'Ghost Train' Hunter Killed by Train in North Carolina
Christopher Kaiser of Charlotte was Struck and Instantly Killed



'Ghost Train' Hunter Killed by Train in North Carolina
Christopher Kaiser of Charlotte was Struck and Instantly Killed


Shortly before 3 a.m. Friday, on the 119th anniversary of the Bostian Bridge train tragedy and at about the same time, between ten and twelve ghost hunters were on that approximately 300-foot long span of tracks.

They were hoping to hear the sounds of the crash, and perhaps see something paranormal.

Instead, a real Norfolk-Southern train with three engines and one car turned the corner as it headed east to Statesville, about 35 miles north of Charlotte, the authorities said.


The terrified "amateur ghost watchers" ran away, back toward Statesville, trying to cover the nearly 150 feet that they traveled to safety, said Iredell County Sheriff's Office Capt. Darren Campbell. All but two made it. Christopher Kaiser, 29, of Charlotte, was struck and instantly killed, said Campbell.

A woman who witnesses say Kaiser pushed to safety from the train, fell about 30 to 40 feet from the trestle and was injured. Her name and condition were not known Friday night. She was being treated at Carolinas Medical Center in Charlotte. "There was no way out." said Campbell. "They almost made it."

The engineer of the train, which was traveling at its customary 35 to 40 mph, hit the horn and "stopped as fast as he could," Campbell said.

Campbell, 38, is from the area and has heard all the stories, although he said he knows of no one who has ever seen or heard the "ghost train." On the 50th anniversary of the Bostian Bridge incident, a woman said she witnessed the event all again.

In 1991, hawkers sold T-shirts and other memorabilia, and there were an estimated 150 people waiting for the train to appear, according to the Charlotte Observer.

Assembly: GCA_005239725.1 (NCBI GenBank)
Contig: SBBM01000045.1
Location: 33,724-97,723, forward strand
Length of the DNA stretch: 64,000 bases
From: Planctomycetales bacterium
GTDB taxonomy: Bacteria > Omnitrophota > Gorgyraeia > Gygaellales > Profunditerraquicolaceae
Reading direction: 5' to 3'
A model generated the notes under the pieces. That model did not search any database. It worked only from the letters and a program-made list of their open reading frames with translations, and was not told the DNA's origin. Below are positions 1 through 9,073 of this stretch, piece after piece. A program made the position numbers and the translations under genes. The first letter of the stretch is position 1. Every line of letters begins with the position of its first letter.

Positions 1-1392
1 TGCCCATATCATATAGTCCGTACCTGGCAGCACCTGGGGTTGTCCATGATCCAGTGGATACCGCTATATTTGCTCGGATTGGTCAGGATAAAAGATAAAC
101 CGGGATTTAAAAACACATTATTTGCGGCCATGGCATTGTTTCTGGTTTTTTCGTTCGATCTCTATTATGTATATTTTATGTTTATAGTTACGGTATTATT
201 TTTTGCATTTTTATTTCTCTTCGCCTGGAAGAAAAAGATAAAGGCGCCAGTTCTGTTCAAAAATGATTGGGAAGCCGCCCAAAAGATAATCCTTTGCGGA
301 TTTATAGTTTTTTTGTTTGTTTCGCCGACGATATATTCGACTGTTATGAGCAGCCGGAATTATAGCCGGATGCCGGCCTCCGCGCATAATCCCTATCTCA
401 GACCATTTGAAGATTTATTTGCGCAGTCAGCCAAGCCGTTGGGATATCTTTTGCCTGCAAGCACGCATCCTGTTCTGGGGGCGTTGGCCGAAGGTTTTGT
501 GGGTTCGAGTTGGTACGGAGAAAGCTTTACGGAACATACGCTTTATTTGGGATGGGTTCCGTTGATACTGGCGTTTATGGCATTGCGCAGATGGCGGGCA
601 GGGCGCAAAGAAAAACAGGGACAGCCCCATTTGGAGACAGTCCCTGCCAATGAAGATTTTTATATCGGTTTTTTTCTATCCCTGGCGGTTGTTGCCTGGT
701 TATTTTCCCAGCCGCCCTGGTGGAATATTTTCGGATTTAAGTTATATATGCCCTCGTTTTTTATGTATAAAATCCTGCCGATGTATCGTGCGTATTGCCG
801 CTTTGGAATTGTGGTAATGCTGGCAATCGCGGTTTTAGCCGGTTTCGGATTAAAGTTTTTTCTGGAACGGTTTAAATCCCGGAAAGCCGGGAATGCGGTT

There are occasional reports of railroad crossing arms dropping without any known cause, Campbell said. The ghost trip on the anniversary has become an annual tradition.


A woman who did not want to be identified, but who was part of the group of onlookers observing, told a CNN affiliate, "We were there looking for what people say happened. You hear the train wreck or hear people screaming. We were just watching."

Kaiser's mother said the family was too distraught to talk about the incident. Campbell said most of the ghost hunters, who were from out of town, have been interviewed and questioned. Many fled because they were trespassing on railroad property, he said.


A Charlotte man told his girlfriend, "I love you," before pushing her to safety off an Iredell County bridge just as a train struck and killed him early Friday, his parents said Sunday.

Campbell said there were no patrols near the bridge early Friday. Although the investigation is continuing, Campbell said the incident appears to be an unfortunate accident.

At least two blogs that cover the phenomena, N.C. Ghost Guide and CreepyNC.com, detail the 1891 wreck's haunted legend. While accounts vary somewhat, the man with the gold watch reportedly was first seen on the first anniversary of the crash.

 
Legend has it that the Bostian Bridge is haunted by a train accident that occurred long ago on August 27th, 1891. A passenger train jumped the tracks on a tall bridge near Statesville, North Carolina, sending seven rail cars tumbling below and about 30 people to their deaths. 

Since then, reports of a phantom train have allegedly been witnessed by individuals as well as a man in a railroad uniform, holding a watch.

Ghost hunters went to check the tracks to see if they could find any evidence of the paranormal. Unfortunately, a real train came down the tracks and hit and killed Christopher Kaiser.




 
 

According to CreepyNC.com, Hugh K. Linster was a baggage master for the Asheville-bound train that crashed into Third Creek that August of 1891. "Hugh Linster never made it to retirement," the blog reads. "His body was found in the wreck having been killed immediately upon impact with a broken neck."

One year later, a group of people at the bridge said they saw a man in a railroad uniform, holding a watch. He vanished before their eyes, legend has it.
The legend of the Boston Bridge Train Tragedy started on August 27th, 1891. A passenger train jumped the tracks on a tall bridge near Statesville, North Carolina, sending seven rail cars tumbling below and about 30 people to their deaths.

It is said that on the wreck's anniversary, the sounds of screeching wheels can be heard as well as the screaming passengers and a horrific crash noise. You might also see a uniformed man with a gold watch within the area of the accident.